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I made a creamy chicken and wild rice soup for the first time following a recipe I found online. However, now that it's finished, I think it needs more flavor. The only seasonings I used was a the package of seasoning included in the Uncle Ben's Long Grain and Wild Rice box. What's the best way to add spices to it now that it's finished, and what are some good spices to add to this soup (Ingredients thus far are: Chicken, long grain and wild rice, carrots, celery, onions, chicken broth, heavy cream). Thanks!

Thanks for the extra questions. Here's the recipe I used: http://www.food.com/recipe/copy-cat-panera-cream-of-chicken-and-wild-rice-soup-438883

As for what's in the seasoning mix. It was the pre-package of seasoning in Uncle Ben's Long and Wild Rice Box. Per the box, the seasoning blend contains a mixture of the following: Hydrolyzed corn/soy/wheat protein; dried onion; dried parsley; sugar; autolyzed yeast extract; dried spinach; garlic powder; salt; spices; torula yeast; celery; onion powder; hydrolyzed yeast protein; nautral smoke flavor; natural flavors; dried tomato; dried carrot; extractives of paprika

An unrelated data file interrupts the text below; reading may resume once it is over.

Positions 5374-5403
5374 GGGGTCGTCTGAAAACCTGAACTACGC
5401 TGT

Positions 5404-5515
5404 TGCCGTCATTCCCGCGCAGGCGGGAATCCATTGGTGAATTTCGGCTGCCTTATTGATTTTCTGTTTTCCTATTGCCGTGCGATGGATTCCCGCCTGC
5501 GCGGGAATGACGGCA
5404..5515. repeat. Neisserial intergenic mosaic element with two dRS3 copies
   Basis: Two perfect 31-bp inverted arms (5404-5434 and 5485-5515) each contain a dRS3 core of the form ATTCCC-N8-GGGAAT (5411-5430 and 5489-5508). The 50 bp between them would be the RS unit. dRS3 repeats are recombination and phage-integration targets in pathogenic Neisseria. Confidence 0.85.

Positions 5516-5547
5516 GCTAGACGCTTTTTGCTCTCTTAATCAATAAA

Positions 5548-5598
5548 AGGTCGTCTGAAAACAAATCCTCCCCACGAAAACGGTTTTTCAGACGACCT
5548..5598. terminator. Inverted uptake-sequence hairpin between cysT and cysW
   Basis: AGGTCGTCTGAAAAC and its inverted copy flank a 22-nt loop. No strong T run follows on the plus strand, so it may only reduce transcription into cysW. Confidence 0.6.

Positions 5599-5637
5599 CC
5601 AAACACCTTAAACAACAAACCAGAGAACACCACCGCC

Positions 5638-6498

closed as primarily opinion-based by logophobe, rumtscho Feb 26 '15 at 21:31

Many good questions generate some degree of opinion based on expert experience, but answers to this question will tend to be almost entirely based on opinions, rather than facts, references, or specific expertise. If this question can be reworded to fit the rules in the help center, please edit the question.

  • Can you post the full recipe along with a link to the recipe online? – Catija Feb 26 '15 at 17:30
  • Especially what is in the incuded seasoning mix? We would want to enhance, not contradict the flavours;-) – Stephie Feb 26 '15 at 17:35
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    Did you use the same amount of heavy cream like it said in the recipe for light cream? 3 cups? If yes, we might have found the culprit... – Stephie Feb 26 '15 at 17:55
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    Ah... tasty hydrolyzed wheat protein - just like mom used to make. – rfusca Feb 26 '15 at 18:24